Dubai princess kidnapper is praised by UK at arms fair
Britain’s top military officer in the Middle East said leaders of a Gulf state are offering their young people a ‘hugely exciting future’ – days after the country’s unelected prime minister was accused of holding his daughters hostage, Declassified has found.
Air Marshal Martin Sampson made the comment in the United Arab Emirates (UAE) at an arms fair last week which was endorsed by Liz Truss – Britain’s trade secretary and women’s minister.
The UK displayed a warship at the arms fair despite British Foreign Secretary Dominic Raab saying shortly beforehand there was “deeply troubling” evidence that women from the UAE’s ruling family are under house arrest for trying to escape Dubai – a city state in the Emirates run by Sheikh Mohammed al Maktoum.
One of Sheikh Mohammed’s grown-up daughters, Princess Latifa, claims she has been tortured and is being kept in a “jail villa” after an escape attempt failed in 2018.
Her sister, Shamsa, was kidnapped, tranquilised and forcibly returned from England to Dubai in 2000 by Sheikh Mohammed’s henchmen. She has not been seen in public since.
English police confirmed last week they have received a letter from Princess Latifa asking them to reinvestigate her sister’s abduction.
A previous police probe stopped after pressure from the Foreign Office, which wanted Britain to stay friendly with Dubai’s billionaire ruler.
The comments by Sampson, whose formal title is Defence Senior Advisor to the Middle East and North Africa, suggest this strategy of appeasement is still in place.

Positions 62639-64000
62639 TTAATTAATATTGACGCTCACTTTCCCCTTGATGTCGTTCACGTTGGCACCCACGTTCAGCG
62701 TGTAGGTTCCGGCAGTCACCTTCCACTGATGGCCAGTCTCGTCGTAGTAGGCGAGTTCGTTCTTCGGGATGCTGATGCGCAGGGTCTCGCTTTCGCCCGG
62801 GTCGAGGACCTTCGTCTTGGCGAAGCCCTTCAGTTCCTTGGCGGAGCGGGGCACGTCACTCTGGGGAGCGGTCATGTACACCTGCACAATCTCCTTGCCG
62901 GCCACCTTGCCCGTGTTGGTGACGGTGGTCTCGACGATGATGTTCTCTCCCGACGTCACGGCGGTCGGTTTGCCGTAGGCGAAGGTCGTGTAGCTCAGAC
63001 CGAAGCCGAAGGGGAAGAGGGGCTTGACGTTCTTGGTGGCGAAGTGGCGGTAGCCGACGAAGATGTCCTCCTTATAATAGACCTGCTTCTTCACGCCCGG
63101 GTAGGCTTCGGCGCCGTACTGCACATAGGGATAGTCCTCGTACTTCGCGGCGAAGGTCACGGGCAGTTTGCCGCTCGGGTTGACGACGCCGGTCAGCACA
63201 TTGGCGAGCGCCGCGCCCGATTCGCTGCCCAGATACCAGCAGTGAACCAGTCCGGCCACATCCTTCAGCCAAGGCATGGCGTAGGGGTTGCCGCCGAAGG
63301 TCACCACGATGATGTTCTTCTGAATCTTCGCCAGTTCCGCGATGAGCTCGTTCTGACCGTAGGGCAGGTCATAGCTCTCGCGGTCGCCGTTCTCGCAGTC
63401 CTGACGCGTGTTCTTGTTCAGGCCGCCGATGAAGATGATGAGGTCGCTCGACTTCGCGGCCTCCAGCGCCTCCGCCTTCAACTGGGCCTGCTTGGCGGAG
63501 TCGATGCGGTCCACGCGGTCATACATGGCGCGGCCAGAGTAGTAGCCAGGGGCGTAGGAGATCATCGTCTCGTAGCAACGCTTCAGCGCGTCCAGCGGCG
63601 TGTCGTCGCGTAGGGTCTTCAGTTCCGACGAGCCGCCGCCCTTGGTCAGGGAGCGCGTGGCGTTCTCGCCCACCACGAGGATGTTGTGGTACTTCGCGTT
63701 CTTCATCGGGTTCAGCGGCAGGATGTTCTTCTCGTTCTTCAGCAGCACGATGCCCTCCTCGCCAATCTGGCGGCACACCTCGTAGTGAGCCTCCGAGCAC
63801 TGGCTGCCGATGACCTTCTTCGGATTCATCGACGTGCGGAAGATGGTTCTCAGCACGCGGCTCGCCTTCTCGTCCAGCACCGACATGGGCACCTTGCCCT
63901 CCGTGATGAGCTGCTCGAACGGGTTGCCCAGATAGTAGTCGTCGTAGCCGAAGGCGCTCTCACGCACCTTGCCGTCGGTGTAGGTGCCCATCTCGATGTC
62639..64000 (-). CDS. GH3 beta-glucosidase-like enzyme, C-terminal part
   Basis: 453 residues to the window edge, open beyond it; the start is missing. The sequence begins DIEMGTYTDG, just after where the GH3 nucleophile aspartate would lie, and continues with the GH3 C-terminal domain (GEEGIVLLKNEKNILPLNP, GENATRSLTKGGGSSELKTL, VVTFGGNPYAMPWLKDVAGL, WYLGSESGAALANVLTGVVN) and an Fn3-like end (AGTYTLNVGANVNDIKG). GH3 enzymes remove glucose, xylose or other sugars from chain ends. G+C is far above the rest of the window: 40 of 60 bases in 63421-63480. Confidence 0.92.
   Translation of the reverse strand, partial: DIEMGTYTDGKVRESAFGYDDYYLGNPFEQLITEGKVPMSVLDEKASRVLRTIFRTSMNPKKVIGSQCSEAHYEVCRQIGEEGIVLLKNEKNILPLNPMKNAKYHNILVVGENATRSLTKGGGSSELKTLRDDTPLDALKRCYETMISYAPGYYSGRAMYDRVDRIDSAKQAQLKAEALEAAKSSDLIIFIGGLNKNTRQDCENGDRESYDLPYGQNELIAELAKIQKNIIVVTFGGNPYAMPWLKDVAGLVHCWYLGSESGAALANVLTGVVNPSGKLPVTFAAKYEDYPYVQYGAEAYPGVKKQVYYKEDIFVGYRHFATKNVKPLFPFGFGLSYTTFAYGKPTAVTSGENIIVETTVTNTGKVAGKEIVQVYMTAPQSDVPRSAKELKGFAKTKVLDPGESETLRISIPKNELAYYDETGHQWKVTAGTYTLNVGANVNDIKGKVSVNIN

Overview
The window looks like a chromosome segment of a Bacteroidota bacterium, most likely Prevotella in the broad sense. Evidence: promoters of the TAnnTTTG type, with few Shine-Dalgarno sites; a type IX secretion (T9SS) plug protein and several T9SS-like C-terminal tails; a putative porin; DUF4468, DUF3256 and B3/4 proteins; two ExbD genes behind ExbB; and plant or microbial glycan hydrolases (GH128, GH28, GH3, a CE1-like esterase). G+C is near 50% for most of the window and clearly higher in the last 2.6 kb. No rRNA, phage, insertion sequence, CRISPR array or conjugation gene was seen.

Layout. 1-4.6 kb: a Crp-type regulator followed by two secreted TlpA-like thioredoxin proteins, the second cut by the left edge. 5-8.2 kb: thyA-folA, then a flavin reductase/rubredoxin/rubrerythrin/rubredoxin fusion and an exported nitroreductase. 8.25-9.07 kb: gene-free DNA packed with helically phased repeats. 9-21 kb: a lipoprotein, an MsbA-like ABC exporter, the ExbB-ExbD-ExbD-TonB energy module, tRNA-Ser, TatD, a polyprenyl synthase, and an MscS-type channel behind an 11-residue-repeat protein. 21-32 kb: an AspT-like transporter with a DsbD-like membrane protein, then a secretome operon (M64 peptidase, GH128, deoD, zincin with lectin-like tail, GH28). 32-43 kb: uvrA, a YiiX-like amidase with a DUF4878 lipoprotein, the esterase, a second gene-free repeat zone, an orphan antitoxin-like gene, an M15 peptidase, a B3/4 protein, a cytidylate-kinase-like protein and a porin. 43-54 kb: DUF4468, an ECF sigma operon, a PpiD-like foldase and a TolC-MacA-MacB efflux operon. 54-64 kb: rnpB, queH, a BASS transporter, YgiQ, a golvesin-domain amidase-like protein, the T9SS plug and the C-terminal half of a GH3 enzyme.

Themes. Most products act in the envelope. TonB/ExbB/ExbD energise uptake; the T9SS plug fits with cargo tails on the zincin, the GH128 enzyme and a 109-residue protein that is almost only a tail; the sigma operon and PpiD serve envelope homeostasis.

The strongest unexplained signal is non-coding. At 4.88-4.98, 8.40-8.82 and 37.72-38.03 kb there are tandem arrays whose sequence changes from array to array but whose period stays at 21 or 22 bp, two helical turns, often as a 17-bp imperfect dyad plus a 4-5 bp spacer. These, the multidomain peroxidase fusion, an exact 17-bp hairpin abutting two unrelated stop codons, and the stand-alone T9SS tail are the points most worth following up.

He said at the arms fair: “If I was a young Emirati, I would be looking around here and I would be confident that the leadership here and in the region was doing things and presenting them with the opportunities to have a hugely exciting future.”
Sampson said it was a “huge pleasure” to attend the “fantastically impressive” arms fair, known as IDEX, and he was “extremely proud that UK industries and the United Kingdom is here”.
MBDA, an arms firm part-owned by a British manufacturer, won a contract at IDEX to provide the Emirati air force with “technical support” worth £5-million.
A friend of Latifa, human rights lawyer David Haigh, told Declassified that Britain’s presence at the arms fair was “appalling”.
“There’s countless human rights issues with the UAE, they are non-stop. Sheikh Mohammed is quite rightly seen as a pariah by the public and the press. The British government should be reconsidering its relationship with him in the light of what’s happened – you’ve got to draw a line somewhere.”
The UAE claims Princess Latifa is “being cared for at home”.
Britain’s government has approved arms sales worth £1.1-billion to the UAE since 2011, when pro-democracy protests rocked the Gulf region.
Emirati leaders responded to demands for reform by jailing political activists, bloggers and intellectuals, including an academic from Paris’s Sorbonne University.
Since 2015, the UAE has fought a war in Yemen where its forces are accused of running a network of torture chambers in which prisoners are “barbequed”.
A quarter of a million people have died from the Yemen conflict which has caused mass starvation and disease.
The destruction led new US President Joe Biden to say his administration would stop selling offensive weaponry to the UAE – but Britain refuses to follow suit.
The UAE has also hired mercenaries to fight in the Libyan civil war on the side of a Russian-backed rebel warlord who is opposed by Britain and the United Nations – raising the prospect that British arms are being used against UK interests in north Africa.
Declassified recently revealed that Queen Elizabeth has met Sheikh Mohammed on at least 10 occasions since the 2011 “Arab Spring”.
A spokesperson for the Department for International Trade said: “The UK’s participation at IDEX was solely to promote defence partnerships between the UK and UAE, and boost defence ties across the Middle East and internationally.”
Sampson was asked for comment. DM
Phil Miller is staff reporter at Declassified UK, an investigative journalism organisation that covers the UK’s role in the world.